By Dave Eckert
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Although colder weather never really deters me from venturing out to the grill or the smoker, now that the hot and humid conditions have returned, my draw to the back deck is even stronger. I have smoked ribs, chicken, and pork in the last couple of weeks. A brisket is in the works, and salmon is being brined for smoking as I write this. As for grilled items, I couldn’t even list everything that’s been reversed seared and finished on my Himalayan salt block! While some of the foods I grill and smoke are compatible with a white wine, most venture well into red wine territory. When it comes to picking a red wine for the summer months, there are two qualities I seek! First, the wine has to be great with a wide range of grilled and smoked items. Second, I like that wine served with a slight chill to it. Again, I bit off more than I can chew (pardon the pun) with my research, so I’ve broken the choices down to two articles-one focusing on domestic wines and one on foreign bottlings. I start with my patriotic picks.
Somerset Ridge Vineyard & Winery, Paola KS, Buffalo Red ($15.99 SRP) ~ I wanted to begin with some local selections as buying and supporting local businesses has never been more important. I don’t generally gravitate to semi-sweet wines, but Somerset Ridge’s Co-owner Cindy Campbell-Reynolds convinced me that the semi-sweet Buffalo Red was killer in Sangria. You know what, she’s right! Because of the sweetness, Buffalo Red also works with Kansas City-style barbecue and all sorts of spicy cuisine. I’d recommend buying at least two bottles, so you can try Campbell-Reynolds Sangria (recipe included below) and have some on its own to try with some spicy chicken wings.
Fence Stile Vineyards & Winery, Excelsior Springs, MO Fire Pit Red ($25 SRP) ~ Drier and fuller-bodied is Fence Stile’s Fire Pit Red. A blend of Norton and Chambourcin, Fire Pit Red is just that-a great wine for sipping around the fire with family and friends. As for food pairings, smoked baby back ribs come to my mind. If they come to yours, give me a holler!
TerraVox, Westin, MO, Cloeta ($39 SRP) ~ TerraVox is Latin for “voice of the land,” and I’ll tell you what, these wines really spoke to me when I tried them recently. Cloeta is a medium-bodied wine, about the weight of a Beaujolais Cru. It’s perfectly suited to be served slightly chilled, which I did with some grilled chicken with a spicy barbecue sauce. The wine’s fruit notes mixed with hints of pepper and herbs were perfect with the chicken. I only wish I had another bottle. Seems a trip to Westin or one down to Cellar Rat is in my future.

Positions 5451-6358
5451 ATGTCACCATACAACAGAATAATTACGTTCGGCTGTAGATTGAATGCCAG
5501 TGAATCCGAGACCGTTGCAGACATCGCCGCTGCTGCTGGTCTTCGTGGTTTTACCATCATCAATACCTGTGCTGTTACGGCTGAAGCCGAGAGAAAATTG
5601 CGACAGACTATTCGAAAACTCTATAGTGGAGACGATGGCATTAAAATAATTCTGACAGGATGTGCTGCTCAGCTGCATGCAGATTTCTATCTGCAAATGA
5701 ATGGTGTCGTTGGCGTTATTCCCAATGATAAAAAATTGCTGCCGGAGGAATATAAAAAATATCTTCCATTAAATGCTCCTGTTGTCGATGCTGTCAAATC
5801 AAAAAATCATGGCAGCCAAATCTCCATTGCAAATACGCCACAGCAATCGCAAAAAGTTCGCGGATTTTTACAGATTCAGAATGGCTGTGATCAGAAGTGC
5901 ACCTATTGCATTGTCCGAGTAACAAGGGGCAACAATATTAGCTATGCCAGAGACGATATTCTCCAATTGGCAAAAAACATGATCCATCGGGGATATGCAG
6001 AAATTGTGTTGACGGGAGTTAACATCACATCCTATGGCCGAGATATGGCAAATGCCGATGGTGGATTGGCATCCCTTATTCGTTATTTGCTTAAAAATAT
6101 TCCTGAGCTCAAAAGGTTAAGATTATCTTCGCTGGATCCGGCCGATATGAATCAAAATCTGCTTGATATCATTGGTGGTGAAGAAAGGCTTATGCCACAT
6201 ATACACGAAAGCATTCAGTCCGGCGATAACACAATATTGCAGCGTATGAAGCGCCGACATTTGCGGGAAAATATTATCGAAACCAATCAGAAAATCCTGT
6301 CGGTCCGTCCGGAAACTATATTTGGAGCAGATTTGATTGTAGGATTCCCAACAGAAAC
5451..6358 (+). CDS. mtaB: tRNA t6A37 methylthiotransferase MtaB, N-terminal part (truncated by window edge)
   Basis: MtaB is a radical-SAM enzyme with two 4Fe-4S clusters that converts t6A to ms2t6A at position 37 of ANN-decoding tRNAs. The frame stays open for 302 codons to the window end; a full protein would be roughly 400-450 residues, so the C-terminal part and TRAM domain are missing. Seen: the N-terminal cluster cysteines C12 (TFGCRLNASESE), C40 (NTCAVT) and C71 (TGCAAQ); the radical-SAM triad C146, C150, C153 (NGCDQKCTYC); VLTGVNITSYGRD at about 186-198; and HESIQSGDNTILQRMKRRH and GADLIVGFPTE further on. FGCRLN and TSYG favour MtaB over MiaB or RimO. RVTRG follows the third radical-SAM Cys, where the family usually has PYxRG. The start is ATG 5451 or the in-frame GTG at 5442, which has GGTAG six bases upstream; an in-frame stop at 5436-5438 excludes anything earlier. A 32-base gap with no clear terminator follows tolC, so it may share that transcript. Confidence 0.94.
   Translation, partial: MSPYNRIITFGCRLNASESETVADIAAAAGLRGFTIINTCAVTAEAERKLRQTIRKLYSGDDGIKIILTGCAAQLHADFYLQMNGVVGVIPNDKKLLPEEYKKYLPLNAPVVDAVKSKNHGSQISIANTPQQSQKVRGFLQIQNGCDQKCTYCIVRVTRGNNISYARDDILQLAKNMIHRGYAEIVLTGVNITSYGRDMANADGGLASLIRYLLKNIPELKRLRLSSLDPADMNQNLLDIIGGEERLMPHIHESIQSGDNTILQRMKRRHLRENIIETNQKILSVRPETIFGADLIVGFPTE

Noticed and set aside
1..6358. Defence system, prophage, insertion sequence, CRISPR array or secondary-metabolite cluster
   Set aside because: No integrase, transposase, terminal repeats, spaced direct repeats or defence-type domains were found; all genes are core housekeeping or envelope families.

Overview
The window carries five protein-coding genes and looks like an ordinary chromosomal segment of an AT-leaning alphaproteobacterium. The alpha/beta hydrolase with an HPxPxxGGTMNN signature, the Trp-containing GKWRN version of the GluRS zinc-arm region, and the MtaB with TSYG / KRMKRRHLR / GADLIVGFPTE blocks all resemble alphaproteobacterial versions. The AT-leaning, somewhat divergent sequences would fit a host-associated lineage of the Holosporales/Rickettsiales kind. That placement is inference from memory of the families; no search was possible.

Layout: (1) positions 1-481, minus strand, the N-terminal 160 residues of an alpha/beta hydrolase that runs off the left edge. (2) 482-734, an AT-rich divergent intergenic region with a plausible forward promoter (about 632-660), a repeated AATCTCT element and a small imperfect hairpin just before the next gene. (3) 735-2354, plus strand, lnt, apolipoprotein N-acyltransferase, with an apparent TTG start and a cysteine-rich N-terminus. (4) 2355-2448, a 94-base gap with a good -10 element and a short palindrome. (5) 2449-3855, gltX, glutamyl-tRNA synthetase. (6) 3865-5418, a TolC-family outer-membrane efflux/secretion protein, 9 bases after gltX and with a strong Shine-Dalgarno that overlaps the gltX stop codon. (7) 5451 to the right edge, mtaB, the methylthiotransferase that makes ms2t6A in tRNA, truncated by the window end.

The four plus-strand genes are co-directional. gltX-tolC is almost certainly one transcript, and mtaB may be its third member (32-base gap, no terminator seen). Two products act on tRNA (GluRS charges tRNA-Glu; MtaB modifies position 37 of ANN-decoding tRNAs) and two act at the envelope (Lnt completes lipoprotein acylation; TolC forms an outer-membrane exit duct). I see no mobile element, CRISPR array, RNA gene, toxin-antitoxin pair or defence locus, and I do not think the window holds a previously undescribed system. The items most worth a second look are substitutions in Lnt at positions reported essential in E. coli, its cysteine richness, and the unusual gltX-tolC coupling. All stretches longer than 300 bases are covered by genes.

TerraVox, Westin, MO, Norton ($55 SRP) ~ Norton is the oldest and most widely planted American grape varieties, and if you taste this wine, you will understand why. Deep, dark, and dense, yet beautifully balanced, TerraVox’s Norton is everything you could want in a red wine (not just a local or regional red wine). It’s elegant and complex with layers of fruit, well-integrated tannins, and a long, lingering finish. I had it with some burnt ends from Jousting Pigs BBQ, and it was perfect. Yeah, it’s pricey, but it’s also memorable.
Angela Vineyard Pinot Noir, Willamette Valley, Oregon ($35 SRP) ~ Angela Vineyard is a new producer for me. I was so impressed with their Chardonnay, which I recommended in my white wine picks last week. I am equally impressed with this Pinot Noir, which comes from the Yamhill-Carlton appellation. Elegant and balanced, this Pinot shows the best of what Oregon Pinot Noir can be, somewhere in between Burgundy and California, yet very much its own expression of one of the world’s greatest grapes. This is a wine worth seeking out.
Ironstone Vineyards, Lodi, CA, Petit Sirah ($9.99 SRP) ~ Lodi is famous for producing big red wines with tons of fruit and high levels of alcohol. They’re not always balanced, but they usually pack a wallop. What makes the Ironstone Petit Sirah so good is it possesses all of the good qualities Lodi is known for but none of the bad. Full-bodied and rich, yet extremely well-balanced, the Ironstone Petite Sirah is perfect for that juicy steak or burger hot off the grill. The fact that it’s just ten bucks is a terrific bonus.